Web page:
You did not really indicate which part of Gulliver’s Travels you were referring to, so I am going to assume you are talking about the part where Gulliver is helping the Lilliputians in their war against the Blefuscudians (Lilliput vs. Blefuscu). It is important to understand that Gulliver’s Travels is satire and that Jonathan Swift is making fun of the political interactions between England (referred to in the story as Lilliput) and France (referred to in the story as Blefuscu).
On the question of what they did to him, I am going to assume you mean what they did to Gulliver. Both sides have some impact on Gulliver, actually. The Lilliputians wanted Gulliver to engage in their war against Blefuscu. Since he was so big, he could easily crush them. Gulliver, however, told them this was not his fight and said he would help only if he could see the Lilliputians were going to be attacked. “…I thought it would not become me, who was a foreigner, to interfere with parties; but I was ready, with the hazard of my life, to defend his person and state against all intruders.” Gulliver helps the Lilliputians by harnessing the Blefuscudian ships, and, in a non-violent way, preventing Blefuscu from attacking.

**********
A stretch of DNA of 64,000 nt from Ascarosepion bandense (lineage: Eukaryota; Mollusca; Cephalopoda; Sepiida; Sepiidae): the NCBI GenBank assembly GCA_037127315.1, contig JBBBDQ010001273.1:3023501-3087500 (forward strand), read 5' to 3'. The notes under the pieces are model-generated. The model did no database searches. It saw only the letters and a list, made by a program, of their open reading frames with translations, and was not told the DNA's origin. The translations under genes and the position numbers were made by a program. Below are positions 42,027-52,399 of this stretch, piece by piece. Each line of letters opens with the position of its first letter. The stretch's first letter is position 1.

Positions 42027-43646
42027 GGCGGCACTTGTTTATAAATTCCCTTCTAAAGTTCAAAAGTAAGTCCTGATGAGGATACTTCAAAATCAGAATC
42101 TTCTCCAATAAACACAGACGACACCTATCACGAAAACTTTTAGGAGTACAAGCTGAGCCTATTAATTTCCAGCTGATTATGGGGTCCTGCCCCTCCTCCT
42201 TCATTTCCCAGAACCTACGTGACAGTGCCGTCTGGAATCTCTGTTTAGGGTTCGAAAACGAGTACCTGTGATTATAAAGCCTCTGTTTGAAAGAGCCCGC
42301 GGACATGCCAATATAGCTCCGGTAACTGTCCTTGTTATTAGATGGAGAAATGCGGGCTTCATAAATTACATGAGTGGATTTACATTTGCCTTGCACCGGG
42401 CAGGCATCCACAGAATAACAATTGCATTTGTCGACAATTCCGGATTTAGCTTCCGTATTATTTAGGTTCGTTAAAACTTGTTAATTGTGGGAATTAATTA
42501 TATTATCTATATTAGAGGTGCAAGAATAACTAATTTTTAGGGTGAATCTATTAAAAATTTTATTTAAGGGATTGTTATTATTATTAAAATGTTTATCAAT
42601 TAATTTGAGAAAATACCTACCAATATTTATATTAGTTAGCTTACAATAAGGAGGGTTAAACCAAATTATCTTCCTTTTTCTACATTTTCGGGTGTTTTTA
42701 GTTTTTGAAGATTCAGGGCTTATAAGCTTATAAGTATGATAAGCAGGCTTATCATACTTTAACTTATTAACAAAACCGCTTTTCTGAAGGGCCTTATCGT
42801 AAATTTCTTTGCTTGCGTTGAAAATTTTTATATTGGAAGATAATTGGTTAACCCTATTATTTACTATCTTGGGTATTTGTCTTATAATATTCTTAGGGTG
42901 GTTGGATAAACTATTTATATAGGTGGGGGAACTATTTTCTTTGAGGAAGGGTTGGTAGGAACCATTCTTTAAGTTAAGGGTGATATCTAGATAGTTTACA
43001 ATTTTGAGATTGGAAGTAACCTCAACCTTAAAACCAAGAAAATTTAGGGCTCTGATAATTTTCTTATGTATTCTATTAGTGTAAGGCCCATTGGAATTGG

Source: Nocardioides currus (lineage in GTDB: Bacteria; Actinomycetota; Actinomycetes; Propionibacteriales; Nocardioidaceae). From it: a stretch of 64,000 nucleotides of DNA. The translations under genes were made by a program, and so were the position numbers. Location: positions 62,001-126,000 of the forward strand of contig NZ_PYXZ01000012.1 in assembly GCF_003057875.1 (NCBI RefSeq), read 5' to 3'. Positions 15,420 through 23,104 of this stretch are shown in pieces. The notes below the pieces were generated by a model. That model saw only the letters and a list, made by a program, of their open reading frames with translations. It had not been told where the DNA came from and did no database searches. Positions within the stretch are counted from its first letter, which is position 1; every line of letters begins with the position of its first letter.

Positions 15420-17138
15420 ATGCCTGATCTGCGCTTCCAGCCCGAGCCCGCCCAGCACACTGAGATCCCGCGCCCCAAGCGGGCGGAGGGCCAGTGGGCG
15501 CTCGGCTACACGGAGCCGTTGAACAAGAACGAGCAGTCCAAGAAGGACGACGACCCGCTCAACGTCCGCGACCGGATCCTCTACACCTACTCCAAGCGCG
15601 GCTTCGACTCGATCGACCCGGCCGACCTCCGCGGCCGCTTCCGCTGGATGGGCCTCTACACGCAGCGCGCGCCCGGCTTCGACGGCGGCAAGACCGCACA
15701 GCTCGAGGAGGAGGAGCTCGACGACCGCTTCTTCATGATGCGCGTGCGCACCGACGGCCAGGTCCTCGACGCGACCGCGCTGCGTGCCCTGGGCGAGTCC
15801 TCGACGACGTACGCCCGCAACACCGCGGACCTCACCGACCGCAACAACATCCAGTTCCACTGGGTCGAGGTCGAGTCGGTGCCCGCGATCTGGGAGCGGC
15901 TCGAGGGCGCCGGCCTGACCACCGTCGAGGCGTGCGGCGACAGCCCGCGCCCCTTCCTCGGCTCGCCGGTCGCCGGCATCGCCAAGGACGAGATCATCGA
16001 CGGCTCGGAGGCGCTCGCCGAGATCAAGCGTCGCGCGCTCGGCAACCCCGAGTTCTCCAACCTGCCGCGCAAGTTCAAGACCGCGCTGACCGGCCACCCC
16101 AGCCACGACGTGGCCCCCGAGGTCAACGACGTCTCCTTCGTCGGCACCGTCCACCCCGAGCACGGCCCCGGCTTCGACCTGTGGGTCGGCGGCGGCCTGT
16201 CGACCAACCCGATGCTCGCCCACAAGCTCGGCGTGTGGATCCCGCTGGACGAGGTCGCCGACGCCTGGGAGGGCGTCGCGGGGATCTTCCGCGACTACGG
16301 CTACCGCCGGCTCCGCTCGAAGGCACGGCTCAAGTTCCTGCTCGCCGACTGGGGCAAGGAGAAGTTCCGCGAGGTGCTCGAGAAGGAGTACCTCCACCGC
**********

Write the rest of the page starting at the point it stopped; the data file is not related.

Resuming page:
During the time he is helping, sailors on the enemy ships are shooting arrows at him, and despite the size of these arrows compared to the size of Gulliver, they hurt him. This, then, is something that was done to Gulliver. Also, when Gulliver returns with the ships, the emperor of Lilliput, seeing his chance to crush his enemy utterly, asks Gulliver to go back and get all the rest of the enemy’s ships. Gulliver replies that he… ”would never be an instrument of bringing a free and brave people into slavery.” As a result, Gulliver falls out of favor with the emperor, and he eventually has to flee for his life.